Task Force Finds Emerald Downs Deaths Unrelated
Updated: Wednesday, June 20, 2001 12:20 PM
Posted: Wednesday, June 20, 2001 12:20 PM
After seven horses died in a 19-day period this spring at Emerald Downs, the racetrack opted to create a task force to evaluate the deaths, and to see if similar injuries could be prevented in the future. Its findings were reported June 15.
Fortunately, detailed soil and track assessments, as well as input from industry members and groups, indicated the track itself is in good shape, and the injuries were unrelated. However, the task force discussed future improvements and methods of handling breakdowns at the Seattle-area track.
"Based on my observation of the track on-site and the results of the testing program, the condition of the track is very good," said consulting soils engineer Grove Way. "There is no single observed track condition to which injuries could logically be attributed."
The seven injuries, which resulted in death or euthanization of seven horses between April 20 and May 9, were considered separately. One horse died of a ruptured artery. Two suffered broken cannon bones. Two fractured a humorous. Another fractured a vertebrae. The last broke a tibia. The report stated "there were no identifiable commonalities that could be pointed to as causes for the incidents."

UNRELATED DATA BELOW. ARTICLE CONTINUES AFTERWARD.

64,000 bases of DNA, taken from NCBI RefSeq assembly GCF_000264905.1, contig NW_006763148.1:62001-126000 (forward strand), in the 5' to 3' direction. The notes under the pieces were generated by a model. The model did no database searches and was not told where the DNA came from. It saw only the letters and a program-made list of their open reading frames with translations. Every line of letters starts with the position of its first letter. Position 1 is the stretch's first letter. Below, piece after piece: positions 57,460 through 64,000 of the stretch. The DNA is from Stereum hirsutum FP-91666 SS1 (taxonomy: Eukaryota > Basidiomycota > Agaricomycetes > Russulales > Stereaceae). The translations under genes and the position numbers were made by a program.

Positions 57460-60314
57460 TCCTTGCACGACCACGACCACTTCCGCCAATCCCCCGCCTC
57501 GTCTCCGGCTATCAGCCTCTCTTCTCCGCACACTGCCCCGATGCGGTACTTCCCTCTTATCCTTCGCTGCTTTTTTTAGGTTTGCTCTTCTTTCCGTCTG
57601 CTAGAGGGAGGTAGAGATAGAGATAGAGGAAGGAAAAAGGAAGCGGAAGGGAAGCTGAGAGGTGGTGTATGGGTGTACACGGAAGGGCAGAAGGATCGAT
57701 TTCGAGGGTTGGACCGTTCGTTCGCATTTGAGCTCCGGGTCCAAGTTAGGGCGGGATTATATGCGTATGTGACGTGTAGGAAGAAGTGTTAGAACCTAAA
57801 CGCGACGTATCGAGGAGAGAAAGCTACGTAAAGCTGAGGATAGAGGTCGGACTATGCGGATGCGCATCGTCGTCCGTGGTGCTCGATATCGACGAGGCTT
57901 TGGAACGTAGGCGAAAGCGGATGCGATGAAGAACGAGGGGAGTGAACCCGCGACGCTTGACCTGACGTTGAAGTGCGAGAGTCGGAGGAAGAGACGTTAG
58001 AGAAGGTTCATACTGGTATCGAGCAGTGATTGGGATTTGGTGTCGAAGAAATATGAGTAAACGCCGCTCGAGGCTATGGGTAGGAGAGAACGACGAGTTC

The task force determined, however, that injuries and safeguards in place to prevent them, are not handled in a way which prevents misunderstandings by the public and media. "The industry needs to do a better job of communicating the very high standards of safety and prevention to which they are held," the report said.
To continue that process, the members of the task force decided to transition into an ongoing work group to examine equine health and safety and responses to "those occurrences that cannot be predicted."
"We work on issues of safety, prevention, and response every day," said Gary Baze, a member of the task force and a Jockey's Guild representative. "It's the background to racing that no one notices until there has to be a response to an accident. The industry needs to do a better job of communicating information to the public about the very high standards to which they are held."
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